Home » News »
Talk of Prof. Max Gunzburger

Max Gunzburger

Florida State University

Max Gunzburger is the Robert Lawton Distinguished Professor and the Frances Eppes Eminent Professor and was the Founding Chair of the Department of Scientific Computing at Florida State University. His awards and honors include the Reid Prize the Society for Industrial and Applied Mathematics (SIAM) and was named a Charter Fellow of that society. He was the Chairman of the Board of Trustees of SIAM, Editor in Chief of the SIAM Journal of Numerical Analysis, and was a Founding Editor the SIAM/American Statistical Society Journal on Uncertainty Quantification. His research interests spans the areas of numerical analysis, uncertainty quantification, nonlocal modeling, optimization and control, computational geometry, and partial differential equations with applications in diverse areas including fluid and solid mechanics, ocean modeling, materials, subsurface flows, image processing, diffusion processes, superconductivity, acoustics, and electromagnetics.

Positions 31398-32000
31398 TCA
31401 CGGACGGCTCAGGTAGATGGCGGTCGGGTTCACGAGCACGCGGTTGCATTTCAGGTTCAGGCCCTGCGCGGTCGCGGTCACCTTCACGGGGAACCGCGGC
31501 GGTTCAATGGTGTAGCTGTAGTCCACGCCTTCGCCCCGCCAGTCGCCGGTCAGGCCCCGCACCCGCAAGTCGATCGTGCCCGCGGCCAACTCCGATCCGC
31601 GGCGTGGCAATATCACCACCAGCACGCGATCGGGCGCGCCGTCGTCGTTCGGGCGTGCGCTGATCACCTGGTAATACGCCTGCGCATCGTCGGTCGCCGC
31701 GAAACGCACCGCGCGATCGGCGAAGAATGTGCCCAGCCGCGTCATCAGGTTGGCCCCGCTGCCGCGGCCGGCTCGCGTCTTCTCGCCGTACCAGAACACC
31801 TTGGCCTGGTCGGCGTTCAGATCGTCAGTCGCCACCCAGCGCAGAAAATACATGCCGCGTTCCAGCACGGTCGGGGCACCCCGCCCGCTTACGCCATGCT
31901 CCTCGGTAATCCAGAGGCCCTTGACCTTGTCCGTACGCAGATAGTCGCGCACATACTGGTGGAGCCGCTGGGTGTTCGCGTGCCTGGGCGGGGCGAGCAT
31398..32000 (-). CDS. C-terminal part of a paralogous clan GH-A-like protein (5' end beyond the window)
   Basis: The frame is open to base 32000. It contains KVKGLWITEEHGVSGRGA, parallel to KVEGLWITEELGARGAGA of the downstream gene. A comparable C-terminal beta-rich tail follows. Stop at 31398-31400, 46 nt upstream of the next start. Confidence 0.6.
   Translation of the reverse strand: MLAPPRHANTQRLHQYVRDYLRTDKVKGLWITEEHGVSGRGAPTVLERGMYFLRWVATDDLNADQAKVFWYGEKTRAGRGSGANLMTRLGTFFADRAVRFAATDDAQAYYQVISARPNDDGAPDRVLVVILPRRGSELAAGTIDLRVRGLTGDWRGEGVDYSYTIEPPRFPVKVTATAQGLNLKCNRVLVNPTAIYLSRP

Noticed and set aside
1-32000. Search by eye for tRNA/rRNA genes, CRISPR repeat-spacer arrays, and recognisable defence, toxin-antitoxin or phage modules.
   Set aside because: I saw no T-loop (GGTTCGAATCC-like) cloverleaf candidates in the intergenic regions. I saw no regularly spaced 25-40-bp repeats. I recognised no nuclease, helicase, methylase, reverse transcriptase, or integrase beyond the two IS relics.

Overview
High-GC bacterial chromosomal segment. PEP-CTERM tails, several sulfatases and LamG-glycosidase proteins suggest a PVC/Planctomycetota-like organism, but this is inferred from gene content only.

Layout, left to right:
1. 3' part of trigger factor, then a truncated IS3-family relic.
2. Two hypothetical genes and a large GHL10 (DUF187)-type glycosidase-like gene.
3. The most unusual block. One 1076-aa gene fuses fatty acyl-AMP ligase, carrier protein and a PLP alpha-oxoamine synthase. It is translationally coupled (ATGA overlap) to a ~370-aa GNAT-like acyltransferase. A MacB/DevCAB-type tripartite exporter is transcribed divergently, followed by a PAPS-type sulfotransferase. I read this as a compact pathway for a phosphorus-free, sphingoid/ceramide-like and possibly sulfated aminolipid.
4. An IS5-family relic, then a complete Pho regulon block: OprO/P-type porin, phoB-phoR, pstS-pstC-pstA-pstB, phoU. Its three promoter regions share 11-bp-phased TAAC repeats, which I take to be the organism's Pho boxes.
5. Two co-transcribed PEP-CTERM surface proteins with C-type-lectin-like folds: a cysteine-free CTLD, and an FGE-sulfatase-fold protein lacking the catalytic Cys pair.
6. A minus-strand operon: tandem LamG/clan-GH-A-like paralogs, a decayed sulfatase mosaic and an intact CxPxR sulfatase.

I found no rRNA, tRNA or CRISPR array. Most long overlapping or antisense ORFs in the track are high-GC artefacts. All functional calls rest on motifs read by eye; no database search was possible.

A Personal View of Interdisciplinary Training and Research, Why Is It Difficult, and How It Should Be Done


It is thought by many, if not by most, that forming teams, often large teams, of researchers who are experts in different disciplines (mathematical sciences, engineering, natural sciences, social sciences, etc.) is necessary in order to make progress on addressing the complex problems facing us today. We have this opinion despite the evidence available tells us that the great technological advances have been made by individuals or small teams of researchers. We then proceed to look at how interdisciplinary teams are formed today, what difficulties such teams face in working as a group, how such teams should be formed, and perhaps how researchers should be trained so that interdisciplinary teams can best succeed.